I was hot for Henry’s lettuce. It tasted great and had strange and alluring names like Bibb and Batavia, Paris White and Vivian. I used to go to the farmers’ market every week and salivate over the industrial tubs of the sweet vitamins and minerals that would make my body whole again. After the market, I took the subway home, holding two big plastic bags lightly as newborn babes, so as not to crush the leaves (delicate Dynamite, tantalizing Tom Thumb). At home, I dressed them simply, with a little olive oil and salt, imagining the sweet dirt his lettuce grew in, where happy worms burrowed through the earth. I ate Ruby, Prizehead, and Valhalla lettuce for lunch and believed I could do anything.
            Once, at a party, I told a stranger I was obsessed with lettuce (Four Seasons, a favorite). She wore an asymmetrical haircut and an argyle sweater, and I hoped she would recognize I was also a unique person and worthy of her friendship. Instead she squinted at me, drained her glass, and walked away. I found my coat and left, swearing I’d never go to a party again. That turned out to be easy.
            I haven’t seen Henry for a year. I’m too afraid to ride the train to the market. Instead I go to the grocery store and hold my breath. In my head, I hear the YouTube yoga lady say breathe deep into your belly. In my head, I tell her to go to hell and buy shitty lettuce (Industrial, Cardboard) that comes in stupid plastic containers and tastes like boiled water. I miss Henry and his jagged beard.
            My mother’s birthday was a week ago. Normally, I’d have boarded a plane and watched her blow out a candle, but my doctor strongly advised against travel. If I catch something, it could kill me, he said.
            “Stupid lungs, haha,” I said, laughing nervously as his face froze on my computer screen.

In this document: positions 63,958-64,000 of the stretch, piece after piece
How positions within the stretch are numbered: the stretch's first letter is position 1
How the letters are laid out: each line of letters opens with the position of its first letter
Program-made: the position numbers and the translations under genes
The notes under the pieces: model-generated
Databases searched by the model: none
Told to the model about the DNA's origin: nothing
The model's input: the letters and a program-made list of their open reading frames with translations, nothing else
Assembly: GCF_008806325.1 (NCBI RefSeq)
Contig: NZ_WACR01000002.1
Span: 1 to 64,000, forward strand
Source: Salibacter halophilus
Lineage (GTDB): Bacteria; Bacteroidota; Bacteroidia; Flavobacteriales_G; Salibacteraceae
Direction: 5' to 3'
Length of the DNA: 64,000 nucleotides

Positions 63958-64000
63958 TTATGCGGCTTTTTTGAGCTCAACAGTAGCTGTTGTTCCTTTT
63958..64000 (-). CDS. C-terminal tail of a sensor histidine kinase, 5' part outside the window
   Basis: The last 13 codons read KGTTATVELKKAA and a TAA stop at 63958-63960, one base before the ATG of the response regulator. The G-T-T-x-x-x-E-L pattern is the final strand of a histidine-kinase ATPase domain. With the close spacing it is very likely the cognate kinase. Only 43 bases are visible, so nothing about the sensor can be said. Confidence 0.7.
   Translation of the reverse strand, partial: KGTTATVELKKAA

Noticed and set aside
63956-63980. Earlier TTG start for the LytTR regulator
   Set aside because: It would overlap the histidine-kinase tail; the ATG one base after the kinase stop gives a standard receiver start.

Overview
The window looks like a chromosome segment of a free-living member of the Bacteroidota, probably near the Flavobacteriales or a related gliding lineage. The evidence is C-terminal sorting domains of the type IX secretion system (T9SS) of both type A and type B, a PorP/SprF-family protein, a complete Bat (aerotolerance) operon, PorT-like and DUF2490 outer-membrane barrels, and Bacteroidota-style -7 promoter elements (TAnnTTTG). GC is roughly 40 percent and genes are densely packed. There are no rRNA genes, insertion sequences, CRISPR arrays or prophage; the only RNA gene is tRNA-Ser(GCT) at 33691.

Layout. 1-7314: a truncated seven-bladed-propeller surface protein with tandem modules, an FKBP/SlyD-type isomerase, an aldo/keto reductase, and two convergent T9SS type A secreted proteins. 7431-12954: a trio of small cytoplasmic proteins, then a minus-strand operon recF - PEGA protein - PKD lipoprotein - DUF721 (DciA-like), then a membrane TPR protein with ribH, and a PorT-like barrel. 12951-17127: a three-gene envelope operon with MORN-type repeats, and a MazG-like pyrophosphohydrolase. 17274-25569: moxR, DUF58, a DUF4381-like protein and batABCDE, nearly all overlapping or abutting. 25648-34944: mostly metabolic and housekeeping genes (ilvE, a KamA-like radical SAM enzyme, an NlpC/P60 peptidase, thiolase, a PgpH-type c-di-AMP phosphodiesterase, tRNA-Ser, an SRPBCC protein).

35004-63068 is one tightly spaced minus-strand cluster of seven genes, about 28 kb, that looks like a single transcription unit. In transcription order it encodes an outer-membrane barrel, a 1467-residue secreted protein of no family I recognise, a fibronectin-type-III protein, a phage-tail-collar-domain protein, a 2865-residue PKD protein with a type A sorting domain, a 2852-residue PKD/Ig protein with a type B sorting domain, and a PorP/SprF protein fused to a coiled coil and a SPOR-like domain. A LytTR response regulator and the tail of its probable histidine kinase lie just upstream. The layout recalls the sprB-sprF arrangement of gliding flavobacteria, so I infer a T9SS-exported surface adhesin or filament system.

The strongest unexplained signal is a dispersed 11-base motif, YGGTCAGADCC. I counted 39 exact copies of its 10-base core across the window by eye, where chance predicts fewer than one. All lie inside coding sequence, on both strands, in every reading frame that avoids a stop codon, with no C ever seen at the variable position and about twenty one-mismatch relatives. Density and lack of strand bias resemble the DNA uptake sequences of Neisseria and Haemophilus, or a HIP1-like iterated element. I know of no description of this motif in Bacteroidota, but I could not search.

My mother is angry that I did not come this year, that we did not get to eat tiramisu together. It’s supposed to put you in the mood, but neither my mother nor I has anybody to be in the mood for. I had some chocolates shipped to her house. Surprisingly, she got me a gift too.
            She signed me up for a service called Mystery Surprise! Every week, a random assortment of goods is delivered to my door. I open each box with terror, hoping whatever is inside will not spiral me into sadness, like when I got two plastic champagne flutes, a picnic basket, and a blanket, supplies for a romantic picnic in the park. I put it all in the trash chute and then lay down for a few hours.
            I last visited my mother two years ago. I was in slightly better shape then; I brought a sports bra and sneakers that I laced up with a serious expression on my face. I was not well enough to run, but I didn’t want her to worry. I walked around the park, watched other runners run and sweat, and worried about my insides. When I returned, my mother asked how my run was and I said good and she said good, and for a moment we enjoyed believing that I did not have a chronic lung disease that might put me in the ground before her.
            Near the end of fall, when Henry lets the lettuce in the ground die (goodbye, Bronze Guard) and shifts his focus to the hydroponic operation, I get a mystery box with a disco ball, hardware to attach it to the ceiling, and headbands with pink and purple sequins. I stand on the one chair I own, a wooden straight-backed thing that tucks under my one-person kitchen table, and secure the disco ball. Then I turn it on, its lights flickering across my bed, the table, the galley kitchen, the closet door. I turn off all the other lights and close the curtains. I put on two headbands, and watch the light from the ball bounce off the sequins and spray the walls of my apartment with pink and purple dots. I don’t turn on any music, just dance to the beat in my mind. I move my arms up and down like a wave and let my neck roll side to side. I kick out one foot, then the other, and see Henry’s face in my mind. One day, my mother assures me, life will go back to the way it was. I dance and dance, imagining the sweet crunch of lettuce in my mouth, wondering what she will say when I’m gone.
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